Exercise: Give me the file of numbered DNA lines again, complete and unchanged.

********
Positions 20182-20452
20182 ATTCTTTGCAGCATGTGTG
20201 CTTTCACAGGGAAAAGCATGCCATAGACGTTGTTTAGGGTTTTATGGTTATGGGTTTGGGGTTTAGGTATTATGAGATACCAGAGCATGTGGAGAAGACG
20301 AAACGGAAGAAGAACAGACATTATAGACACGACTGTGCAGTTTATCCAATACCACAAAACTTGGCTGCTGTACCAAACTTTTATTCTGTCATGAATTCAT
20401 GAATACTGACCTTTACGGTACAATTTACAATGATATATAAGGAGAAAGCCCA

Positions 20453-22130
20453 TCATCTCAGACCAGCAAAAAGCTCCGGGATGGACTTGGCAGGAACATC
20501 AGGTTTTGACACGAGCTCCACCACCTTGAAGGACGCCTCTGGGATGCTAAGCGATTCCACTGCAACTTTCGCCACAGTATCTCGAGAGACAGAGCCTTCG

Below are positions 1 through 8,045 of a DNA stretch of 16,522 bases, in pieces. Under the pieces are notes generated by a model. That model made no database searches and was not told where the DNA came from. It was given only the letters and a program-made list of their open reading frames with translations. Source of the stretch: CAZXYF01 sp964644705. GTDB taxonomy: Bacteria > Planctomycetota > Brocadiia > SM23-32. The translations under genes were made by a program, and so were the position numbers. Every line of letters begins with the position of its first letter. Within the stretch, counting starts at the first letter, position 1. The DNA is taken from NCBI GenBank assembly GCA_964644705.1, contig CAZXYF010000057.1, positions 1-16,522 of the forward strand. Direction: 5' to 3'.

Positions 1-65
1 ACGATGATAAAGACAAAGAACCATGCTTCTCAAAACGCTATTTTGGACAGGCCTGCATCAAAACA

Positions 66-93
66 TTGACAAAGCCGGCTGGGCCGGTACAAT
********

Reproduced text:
Positions 20182-20452
20182 ATTCTTTGCAGCATGTGTG
20201 CTTTCACAGGGAAAAGCATGCCATAGACGTTGTTTAGGGTTTTATGGTTATGGGTTTGGGGTTTAGGTATTATGAGATACCAGAGCATGTGGAGAAGACG
20301 AAACGGAAGAAGAACAGACATTATAGACACGACTGTGCAGTTTATCCAATACCACAAAACTTGGCTGCTGTACCAAACTTTTATTCTGTCATGAATTCAT
20401 GAATACTGACCTTTACGGTACAATTTACAATGATATATAAGGAGAAAGCCCA

Positions 20453-22130
20453 TCATCTCAGACCAGCAAAAAGCTCCGGGATGGACTTGGCAGGAACATC
20501 AGGTTTTGACACGAGCTCCACCACCTTGAAGGACGCCTCTGGGATGCTAAGCGATTCCACTGCAACTTTCGCCACAGTATCTCGAGAGACAGAGCCTTCG

Below are positions 1 through 8,045 of a DNA stretch of 16,522 bases, in pieces. Under the pieces are notes generated by a model. That model made no database searches and was not told where the DNA came from. It was given only the letters and a program-made list of their open reading frames with translations. Source of the stretch: CAZXYF01 sp964644705. GTDB taxonomy: Bacteria > Planctomycetota > Brocadiia > SM23-32. The translations under genes were made by a program, and so were the position numbers. Every line of letters begins with the position of its first letter. Within the stretch, counting starts at the first letter, position 1. The DNA is taken from NCBI GenBank assembly GCA_964644705.1, contig CAZXYF010000057.1, positions 1-16,522 of the forward strand. Direction: 5' to 3'.

Positions 1-65
1 ACGATGATAAAGACAAAGAACCATGCTTCTCAAAACGCTATTTTGGACAGGCCTGCATCAAAACA

Positions 66-93
66 TTGACAAAGCCGGCTGGGCCGGTACAAT